Moving right along..Here's a real oil-hydraulic brain in the mainstream of "cybernetics:" the Kerrison Predictor. Briefly, in the later prewar years, in both the UK and the USA, work began on automatic remote power control of AA weapons emerged as a priority. In the UK in 1938, adaptation of the ARL Oil-hydraulic system for use on the army’s 40mm Bofors AA gun began. (We can go to Douch for this, but also to S. Bennett, History of Control Engineering, 1930--1955 (London(?): Peter Peregrinus for the Institution of Electrical Engineers, 1993), 131).Tthe upshot was Major Kerrison’s predictor, described in Brown, 1955, 171 as the 500lb Kerrison (Vickers) device. Quoting (apparently) NARS Warren Weaver, ‘Foreword to report on A.A. Director T-10,’ undated (about 1944) ‘Division & (3)’, Office files of Warren Weaver, Records of Division 7 on the Kerrison and Sperry predictors, “Angular and linear variables were characteristically represented by positions of rotating shafts or by lengths of metal bars; resolution and synthesis of vectors and certain multiplications were handled by differential gears; ballistics and other functions were incorporated in two and three dimensional cams.”
David Mindell has more to say. By the beginning of WWII the principal American (and widely used foreign AA fire control director ws the Sperry M-7. It now “incorporated an altitude predictor for gliding targets, could accept electrical inputs from radio rangefinders, and implemented full popwer control of the guns. This computer, culminating 15 years of work at Sperry, was a highly developed machine, optimized for reliability and ease of operation and maintenance. Its design capitalised on the strengths of the Sperry Gyroscope: data transmission, intimate involvement of technical officers in the armed services; human mediation in the computation cycle; and manufacturing of precision mechanisms. It was an elegant, if intricate device, weighing 860lb and including roughly 10,000 parts.
Still, producing the M-76 ws not easy, and the difficulty limited its usefulness. The much-touted ballistic cams best illustrate the manufacturing difficulties of Sperry directors. These strangely shaped parts originated in the numerical firing tables provided by the army’s Aberdeen Proving Ground. From the data in these tables a machinist would fabricate the cams directly, without going through the intermediate stage of blueprints. First, a rough cam would be cast, and then the machinist would drill hundreds of small holes, working from numbers on the artillery firing table. He would then file the cam and polish it, both smoothing the cam mechanically and smoothing the data mathematically. These operations required a great deal of time and skill, and a ballistic cam manufacture proved a major bottleneck in Sperry’s production of directors.” This is Mindell's jumping-off point for an argument with Noble’s Forces of Production and, more accessible, Vonnegut in Player Piano. Far from deskilling the workforce, the introduction of industrial automation and numerical control created a new elite of skilled worker. Primitive programmers, doing code with files and and jeweller's rouge. (I imagine.) The Kerrison's main virtue was simplicity: only one ballistic cam. (David Mindell, 945–6, 224.) The Kerrison was adopted by the army in early 1941. It used a servo to drive the gun from the director, and now concerns arose over the hydraulic pump. “Firestone Tire and Rubber had a model in production, but it barely worked. Brown and the Servo Lab were working with a servo designed by the Oilgear Company of Milwaukee, which might replace the troubled British design. At this point MIT's Servo Group, and Australian-born lead scientist Gordon Brown got involved. Of this I will only say that historians remain too-often dependent on self-chosen sources. Brown emerges from all this, like Wiener in his own accounts, as a towering genius. That the upshort was, in the very latest stages of the war, a reliable "oilgear" of a kind that had been manufactured in Britain since the beginning of the war, is more telling of the understandable difficulties in mobilising industry for war than it is of the talents or lack thereof of any particular staff.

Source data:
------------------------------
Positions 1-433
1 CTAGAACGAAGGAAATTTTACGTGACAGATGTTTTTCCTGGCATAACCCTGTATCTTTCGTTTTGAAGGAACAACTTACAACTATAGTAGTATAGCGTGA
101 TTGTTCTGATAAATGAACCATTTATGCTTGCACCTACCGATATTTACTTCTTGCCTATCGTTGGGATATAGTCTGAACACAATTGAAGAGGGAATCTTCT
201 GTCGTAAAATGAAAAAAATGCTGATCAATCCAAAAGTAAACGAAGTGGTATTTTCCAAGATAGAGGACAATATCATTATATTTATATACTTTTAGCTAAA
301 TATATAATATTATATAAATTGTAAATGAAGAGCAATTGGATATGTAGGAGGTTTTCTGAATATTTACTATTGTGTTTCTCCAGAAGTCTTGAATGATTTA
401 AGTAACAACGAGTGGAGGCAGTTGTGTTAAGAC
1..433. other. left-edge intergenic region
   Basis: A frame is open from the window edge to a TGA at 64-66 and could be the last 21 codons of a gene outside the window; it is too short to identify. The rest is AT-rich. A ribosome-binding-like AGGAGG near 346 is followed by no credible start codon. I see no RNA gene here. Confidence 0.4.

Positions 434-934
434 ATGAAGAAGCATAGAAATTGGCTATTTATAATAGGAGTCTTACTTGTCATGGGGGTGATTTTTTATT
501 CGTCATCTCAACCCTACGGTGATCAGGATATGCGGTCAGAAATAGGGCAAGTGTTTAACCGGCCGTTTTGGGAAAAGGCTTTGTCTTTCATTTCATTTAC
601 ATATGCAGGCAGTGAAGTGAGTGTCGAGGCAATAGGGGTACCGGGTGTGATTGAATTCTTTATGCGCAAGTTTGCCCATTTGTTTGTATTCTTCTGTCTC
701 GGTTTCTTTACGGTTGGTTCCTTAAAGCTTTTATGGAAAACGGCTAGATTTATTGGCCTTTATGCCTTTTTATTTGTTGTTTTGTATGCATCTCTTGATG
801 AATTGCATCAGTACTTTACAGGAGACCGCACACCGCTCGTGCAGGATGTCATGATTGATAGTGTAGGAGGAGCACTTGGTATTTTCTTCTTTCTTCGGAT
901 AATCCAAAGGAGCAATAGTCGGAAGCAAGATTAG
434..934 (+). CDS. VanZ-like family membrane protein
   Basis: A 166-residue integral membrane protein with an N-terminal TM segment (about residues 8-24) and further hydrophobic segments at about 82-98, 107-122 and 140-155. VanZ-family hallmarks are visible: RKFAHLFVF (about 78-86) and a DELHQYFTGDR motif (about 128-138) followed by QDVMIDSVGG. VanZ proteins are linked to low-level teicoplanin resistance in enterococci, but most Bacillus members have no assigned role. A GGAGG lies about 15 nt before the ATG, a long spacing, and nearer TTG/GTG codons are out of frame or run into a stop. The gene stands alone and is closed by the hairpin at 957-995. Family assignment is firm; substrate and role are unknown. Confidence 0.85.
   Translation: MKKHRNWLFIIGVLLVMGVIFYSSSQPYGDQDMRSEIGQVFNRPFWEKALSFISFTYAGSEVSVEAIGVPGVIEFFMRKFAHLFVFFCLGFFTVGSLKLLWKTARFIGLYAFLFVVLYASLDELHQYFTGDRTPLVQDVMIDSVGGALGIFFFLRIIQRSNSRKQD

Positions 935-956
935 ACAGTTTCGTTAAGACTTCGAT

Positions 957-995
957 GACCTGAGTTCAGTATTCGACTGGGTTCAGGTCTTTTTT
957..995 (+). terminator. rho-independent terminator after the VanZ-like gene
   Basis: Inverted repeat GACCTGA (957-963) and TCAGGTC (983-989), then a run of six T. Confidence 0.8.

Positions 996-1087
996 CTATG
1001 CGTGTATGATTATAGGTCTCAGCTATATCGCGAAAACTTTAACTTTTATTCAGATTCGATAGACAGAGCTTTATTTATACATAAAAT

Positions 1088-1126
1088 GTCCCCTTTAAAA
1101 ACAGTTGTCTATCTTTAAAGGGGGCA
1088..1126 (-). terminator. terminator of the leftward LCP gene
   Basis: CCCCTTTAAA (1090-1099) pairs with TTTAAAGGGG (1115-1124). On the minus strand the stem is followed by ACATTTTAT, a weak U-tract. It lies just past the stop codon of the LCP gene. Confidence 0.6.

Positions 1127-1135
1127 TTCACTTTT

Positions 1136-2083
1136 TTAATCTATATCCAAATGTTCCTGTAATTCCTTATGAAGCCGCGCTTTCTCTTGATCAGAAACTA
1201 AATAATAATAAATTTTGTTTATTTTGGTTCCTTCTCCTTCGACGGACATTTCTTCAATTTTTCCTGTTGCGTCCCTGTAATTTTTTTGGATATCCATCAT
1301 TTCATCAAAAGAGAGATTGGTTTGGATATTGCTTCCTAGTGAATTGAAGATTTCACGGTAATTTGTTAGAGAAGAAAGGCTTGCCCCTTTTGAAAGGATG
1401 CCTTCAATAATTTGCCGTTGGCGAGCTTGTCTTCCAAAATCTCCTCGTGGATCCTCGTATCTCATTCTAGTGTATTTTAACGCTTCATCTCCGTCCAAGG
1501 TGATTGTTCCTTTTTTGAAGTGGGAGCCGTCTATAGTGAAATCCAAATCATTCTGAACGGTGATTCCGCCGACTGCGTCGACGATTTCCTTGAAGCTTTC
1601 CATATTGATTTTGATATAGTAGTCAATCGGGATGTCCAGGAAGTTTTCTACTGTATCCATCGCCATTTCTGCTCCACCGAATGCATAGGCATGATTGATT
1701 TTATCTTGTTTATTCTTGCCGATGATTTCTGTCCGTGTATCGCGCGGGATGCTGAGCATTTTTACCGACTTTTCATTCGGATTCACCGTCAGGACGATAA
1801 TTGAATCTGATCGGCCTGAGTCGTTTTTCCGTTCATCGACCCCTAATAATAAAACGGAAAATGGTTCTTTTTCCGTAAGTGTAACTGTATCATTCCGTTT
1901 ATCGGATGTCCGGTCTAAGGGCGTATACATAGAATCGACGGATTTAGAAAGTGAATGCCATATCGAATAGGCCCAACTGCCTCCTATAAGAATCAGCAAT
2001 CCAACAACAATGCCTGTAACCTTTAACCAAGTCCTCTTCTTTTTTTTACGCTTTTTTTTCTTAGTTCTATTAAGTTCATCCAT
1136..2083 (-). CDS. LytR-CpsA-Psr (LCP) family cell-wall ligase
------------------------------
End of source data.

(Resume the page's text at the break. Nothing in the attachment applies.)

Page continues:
What comes out of all this is two points. First, that the massive AA force that existed in Britain in 1940 did not come out of nowhere. It has wide ramifications back to industry and out of it. I've brought in shell manufacturers and armour forgers and American production difficulties in the interest of showing an intersection between the services and industry, of skilled labour moving from one sector to the other, and designs --and prejudices about what successful designs should look like-- in both directions. If France fell in 1940, might it be in part that this was not the kind of war that British industry wanted to fight?